hospitals, restaurants, and retail stores. They come in various
sizes and can be used underground as well.
typically these voltage transformers are used in power transmission
applications. High voltage transformers are also used in microwave.
Transformers - With Acme Electric being in
business over 80 years, they have always believed in
offering there customers superior service, quality
and technical expertise in the transformer market.
Transformers - AMVECO designs and
manufactures toroids transformers, current
transformers, and auto transformers. Most AMVECO
products are custom designed utilizing their
state-of-art proprietary CAD programs. The AMVECO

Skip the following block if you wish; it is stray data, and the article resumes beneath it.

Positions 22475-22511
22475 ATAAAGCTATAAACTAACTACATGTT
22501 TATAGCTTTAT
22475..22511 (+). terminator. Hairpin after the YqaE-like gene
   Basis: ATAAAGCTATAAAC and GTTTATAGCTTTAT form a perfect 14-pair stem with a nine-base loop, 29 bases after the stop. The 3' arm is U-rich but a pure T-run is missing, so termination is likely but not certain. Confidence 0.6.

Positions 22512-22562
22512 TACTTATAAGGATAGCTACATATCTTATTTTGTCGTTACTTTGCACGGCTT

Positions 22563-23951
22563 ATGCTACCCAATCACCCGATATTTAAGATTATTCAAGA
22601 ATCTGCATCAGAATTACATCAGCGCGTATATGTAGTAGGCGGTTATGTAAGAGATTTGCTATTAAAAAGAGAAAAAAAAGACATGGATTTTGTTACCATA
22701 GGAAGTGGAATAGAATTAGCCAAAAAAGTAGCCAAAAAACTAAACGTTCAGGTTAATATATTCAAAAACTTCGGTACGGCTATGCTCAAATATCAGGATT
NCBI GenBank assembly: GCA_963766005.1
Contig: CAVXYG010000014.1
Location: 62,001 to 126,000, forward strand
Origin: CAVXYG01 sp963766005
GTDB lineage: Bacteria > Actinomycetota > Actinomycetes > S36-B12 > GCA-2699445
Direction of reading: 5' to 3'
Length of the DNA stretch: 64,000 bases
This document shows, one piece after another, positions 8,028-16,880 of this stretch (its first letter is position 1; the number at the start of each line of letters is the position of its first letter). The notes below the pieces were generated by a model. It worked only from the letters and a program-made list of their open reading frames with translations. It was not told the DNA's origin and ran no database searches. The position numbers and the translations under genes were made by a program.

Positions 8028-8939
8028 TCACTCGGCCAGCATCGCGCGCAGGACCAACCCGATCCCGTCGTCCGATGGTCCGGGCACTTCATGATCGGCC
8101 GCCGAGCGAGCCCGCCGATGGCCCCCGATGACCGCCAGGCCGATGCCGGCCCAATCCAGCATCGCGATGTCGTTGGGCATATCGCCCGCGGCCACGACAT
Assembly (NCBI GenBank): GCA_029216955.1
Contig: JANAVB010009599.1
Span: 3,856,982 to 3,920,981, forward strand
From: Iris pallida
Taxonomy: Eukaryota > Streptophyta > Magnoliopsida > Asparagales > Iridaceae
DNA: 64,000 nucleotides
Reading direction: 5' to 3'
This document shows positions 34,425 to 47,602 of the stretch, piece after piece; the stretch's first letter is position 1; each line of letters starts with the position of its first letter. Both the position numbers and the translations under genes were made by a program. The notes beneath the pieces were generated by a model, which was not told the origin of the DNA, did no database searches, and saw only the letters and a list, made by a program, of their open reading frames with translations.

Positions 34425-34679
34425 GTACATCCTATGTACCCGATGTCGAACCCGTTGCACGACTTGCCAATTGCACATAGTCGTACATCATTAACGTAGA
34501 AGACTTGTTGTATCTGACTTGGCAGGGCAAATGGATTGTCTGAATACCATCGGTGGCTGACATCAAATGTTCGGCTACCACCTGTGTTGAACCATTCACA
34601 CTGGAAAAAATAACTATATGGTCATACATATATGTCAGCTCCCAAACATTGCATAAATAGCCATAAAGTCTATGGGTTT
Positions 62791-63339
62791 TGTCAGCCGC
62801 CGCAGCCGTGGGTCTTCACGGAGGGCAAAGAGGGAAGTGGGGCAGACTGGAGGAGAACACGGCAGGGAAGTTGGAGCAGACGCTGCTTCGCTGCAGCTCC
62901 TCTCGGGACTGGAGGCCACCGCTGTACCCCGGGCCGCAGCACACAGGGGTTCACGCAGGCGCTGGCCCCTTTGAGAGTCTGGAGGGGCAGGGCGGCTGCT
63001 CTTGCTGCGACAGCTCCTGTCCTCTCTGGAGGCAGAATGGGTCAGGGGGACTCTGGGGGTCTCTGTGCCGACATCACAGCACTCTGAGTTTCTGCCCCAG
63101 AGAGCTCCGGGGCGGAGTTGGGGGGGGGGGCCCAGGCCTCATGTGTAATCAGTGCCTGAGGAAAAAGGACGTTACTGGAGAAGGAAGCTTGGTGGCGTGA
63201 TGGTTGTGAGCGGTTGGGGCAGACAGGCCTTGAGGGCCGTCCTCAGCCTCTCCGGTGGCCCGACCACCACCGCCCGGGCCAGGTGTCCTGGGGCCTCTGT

engineers can quickly generate designs in a matter
of hours, if needed.
Federal Pacific Transformers - Federal
Pacific is a division of Electro- Mechanical
Corporation, a privately held, American owned
company founded in 1958. Federal pacific offers
dry-type transformers from .050 KVA through 10,000
KVA single and three phase, up to 34.5 KV, 150 KV
BIL with UL approval through 15 KV.
Transformer - Ever since they opened their
doors for business a half a century ago, they have
been a leader in innovative transformer design. As a
family-owned company they are proud of the
reputation they have earned for making quality-built
transformers that deliver exceptional performance
Transformers - Hammond Manufacturing was
founded in 1917 in Guelph, Ontario, Canada. In the
last 3 decades it has expanded to the US and the
international markets offering many types of power
Transformers - TEMCo a family-owned
business has been manufacturing and distributing
electrical products since 1968. They focus on
transformers that significantly reduce power